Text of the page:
By Bailey Mount Managing Editor
There was that sound again. That whisper - no, those whispers. They were there, they were real, if you just listened you could hear them as I heard them and then you’d understand. You’d understand why I did it.
It wasn’t as if I set out on that morning with certain intentions in mind. No, on the contrary, I set out on that morning with a hopeful optimism in knowing of my own insignificance in the events that would follow. I knew that no matter my disposition, certain events would be beyond my control. I met that epiphany with open arms.
How young of me.
The door slammed behind us, a sound of finality that echoed around the large room. In 12 hours, it would shrink to the size of a coffin - a coffin with 20 living, writhing, whispering inhabitants that breathed and spoke and always wanted something. That always wanted me.
It was maddening. It was the whispering that I couldn’t stand. And eventually, I suppose I did go mad.
When at last I came to my senses, it was night. The whispering had stopped. The door was open. A cold breeze dried my skin, compelled me to leave, compelled me to step outside and into the night. The door shut behind me - the final closing echo of what was now a tomb.
You’ve been asking me for hours, but I still don’t know what happened. I only know why.
It was because we wanted silence. And we got it. Didn’t we?
Of course, none of this actually transpired. That would bypass the realm of natural occurrence and fall right into insanity. This is my scary story, lived out every weekend by my editors and I, as we desperately try to deliver something worth reading, quite often at the expense of a brief mental lapse and some cutthroat behavior - though it’s never literal.
Working is scary. Other people are scary. And being an adult is one of the scariest things of all at times. The following pages contain adult subject matter, from apartments to credit cards to graduating.
Reader, beware. Real life is quite a scare.
By Mario Lopez Travel Editor
The last person left the classroom, and I was still sitting on the desk at the back corner, furthest from the door.
I stared at the blank pages in front of me. I did not know what to do with myself but to sit there until the motion sensitive lights went off and the sun outside submerged the room in a swampy, grey Riesling shine. My shadow seemed to leave a print of overuse on the wall behind me.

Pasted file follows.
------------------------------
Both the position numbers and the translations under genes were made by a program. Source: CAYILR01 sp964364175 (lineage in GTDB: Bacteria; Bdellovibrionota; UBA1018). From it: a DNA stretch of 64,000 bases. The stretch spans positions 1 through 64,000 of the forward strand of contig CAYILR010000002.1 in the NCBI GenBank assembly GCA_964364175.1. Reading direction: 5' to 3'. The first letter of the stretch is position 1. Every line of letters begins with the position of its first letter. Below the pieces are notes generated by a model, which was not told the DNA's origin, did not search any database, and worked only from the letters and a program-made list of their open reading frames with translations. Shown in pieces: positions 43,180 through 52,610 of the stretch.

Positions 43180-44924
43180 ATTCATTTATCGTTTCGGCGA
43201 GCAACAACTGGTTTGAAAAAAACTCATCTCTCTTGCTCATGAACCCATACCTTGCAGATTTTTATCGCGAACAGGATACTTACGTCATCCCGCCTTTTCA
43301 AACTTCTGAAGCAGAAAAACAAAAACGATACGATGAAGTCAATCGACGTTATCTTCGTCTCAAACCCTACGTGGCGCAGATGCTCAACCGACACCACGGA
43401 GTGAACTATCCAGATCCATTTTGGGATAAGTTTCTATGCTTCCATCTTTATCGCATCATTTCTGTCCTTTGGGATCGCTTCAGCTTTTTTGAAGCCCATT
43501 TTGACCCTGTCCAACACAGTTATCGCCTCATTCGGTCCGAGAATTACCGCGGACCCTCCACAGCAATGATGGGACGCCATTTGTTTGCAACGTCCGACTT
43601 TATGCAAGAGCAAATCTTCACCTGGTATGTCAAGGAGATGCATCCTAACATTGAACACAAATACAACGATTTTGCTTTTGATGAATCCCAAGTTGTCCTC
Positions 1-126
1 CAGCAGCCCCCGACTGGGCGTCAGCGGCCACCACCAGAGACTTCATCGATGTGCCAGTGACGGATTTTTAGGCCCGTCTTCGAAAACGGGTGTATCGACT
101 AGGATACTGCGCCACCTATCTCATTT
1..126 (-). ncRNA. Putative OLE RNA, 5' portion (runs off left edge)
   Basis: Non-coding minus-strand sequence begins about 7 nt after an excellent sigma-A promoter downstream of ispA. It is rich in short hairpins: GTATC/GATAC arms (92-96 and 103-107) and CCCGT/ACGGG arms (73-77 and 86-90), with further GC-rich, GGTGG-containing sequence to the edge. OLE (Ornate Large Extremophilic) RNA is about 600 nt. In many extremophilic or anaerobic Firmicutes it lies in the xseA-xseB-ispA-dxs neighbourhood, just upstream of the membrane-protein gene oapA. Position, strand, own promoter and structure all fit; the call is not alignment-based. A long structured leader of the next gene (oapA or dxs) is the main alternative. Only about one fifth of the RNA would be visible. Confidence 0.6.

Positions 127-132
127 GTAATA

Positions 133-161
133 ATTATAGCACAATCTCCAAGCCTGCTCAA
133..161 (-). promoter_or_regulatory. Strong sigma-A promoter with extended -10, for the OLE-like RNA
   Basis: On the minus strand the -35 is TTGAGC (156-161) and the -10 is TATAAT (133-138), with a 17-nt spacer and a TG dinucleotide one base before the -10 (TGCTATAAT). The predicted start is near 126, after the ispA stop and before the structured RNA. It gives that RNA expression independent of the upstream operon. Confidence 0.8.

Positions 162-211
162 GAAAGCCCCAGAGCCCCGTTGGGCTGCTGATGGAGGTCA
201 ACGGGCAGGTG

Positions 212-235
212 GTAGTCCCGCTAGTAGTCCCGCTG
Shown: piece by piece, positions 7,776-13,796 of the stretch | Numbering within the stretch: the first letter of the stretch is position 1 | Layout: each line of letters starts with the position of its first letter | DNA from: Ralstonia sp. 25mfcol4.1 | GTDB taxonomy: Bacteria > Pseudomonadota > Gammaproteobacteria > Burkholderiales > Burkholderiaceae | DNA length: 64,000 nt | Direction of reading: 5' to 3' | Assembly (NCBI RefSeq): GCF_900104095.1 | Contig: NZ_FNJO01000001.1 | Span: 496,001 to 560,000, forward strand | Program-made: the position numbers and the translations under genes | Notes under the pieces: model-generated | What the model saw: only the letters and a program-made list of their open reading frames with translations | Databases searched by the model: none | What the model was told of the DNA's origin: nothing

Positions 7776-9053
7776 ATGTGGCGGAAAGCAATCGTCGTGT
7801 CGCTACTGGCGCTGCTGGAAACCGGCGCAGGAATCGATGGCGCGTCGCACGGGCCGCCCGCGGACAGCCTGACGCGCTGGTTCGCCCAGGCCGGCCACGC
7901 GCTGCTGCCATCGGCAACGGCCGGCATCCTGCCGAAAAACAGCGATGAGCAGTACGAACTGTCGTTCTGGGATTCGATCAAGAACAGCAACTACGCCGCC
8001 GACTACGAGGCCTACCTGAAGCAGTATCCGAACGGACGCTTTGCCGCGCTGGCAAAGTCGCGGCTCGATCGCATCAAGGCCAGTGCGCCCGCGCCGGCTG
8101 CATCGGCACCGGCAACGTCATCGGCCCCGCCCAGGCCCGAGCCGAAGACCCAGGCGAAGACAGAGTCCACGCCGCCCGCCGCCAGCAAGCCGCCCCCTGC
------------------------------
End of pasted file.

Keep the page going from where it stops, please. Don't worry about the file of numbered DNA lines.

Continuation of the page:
I stood up and stuffed my papers and notebook into my bag. I hung the bag over my shoulders and trudged toward the door.
I counted each step. I inspected every desk on my way; each touched the one behind it, too close.
The board was smudged with words, numbers, theories and equations that no one would remember in a few days. My brain hurt a lot.
Seven years. Seven years I spent in rooms just like this one. I didn’t realize I was holding my breath until my hand clasped around the worn knob.
The open air hit like a clout on the side of my head as I shouldered the door open. The air swarmed in through my nose and I felt every particle, down to the atom, flow an invigorating tinge into my lungs, surge into my bloodstream and rush to every edge of my body.
I walked through every route I had ever taken on campus, shortcuts and all. There was nobody in sight, but it didn’t seem strange. They have promises to keep. The solace fit me—lovely, dark and deep.
On my walk, I searched for a clarity, or maybe a sign pointing me in the right direction. I could do anything, go anywhere. My journey was over. I graduated. I finished.
The realization creeped prickly up my spine.
I now have time.
“Graduation Begins Today” read on every other banner I paced by. It ends today. They never mentioned what happens after.
I came to my favorite path.
The trees warped over the paved road ahead of me. I could see the water tower, the blue pyramid, the fields, the recreation center, the new parking structure.
Everything was so different.
The trees could probably tell you better than me if I had changed. They’ve been here from the start. Their branches like warped prison bars closing in. My pace slowed.
What did I have? A job in a parking lot. I could call in for more hours. I could spend more time with my family. I could buy a nice car, maybe a home if I learn to save money. I could read all the books I’d never read while I kept adding to the bookshelf. I could apply to grad school. Apply to jobs I’m not qualified for. My brain swelled with a buzz of thoughts bursting out my ears.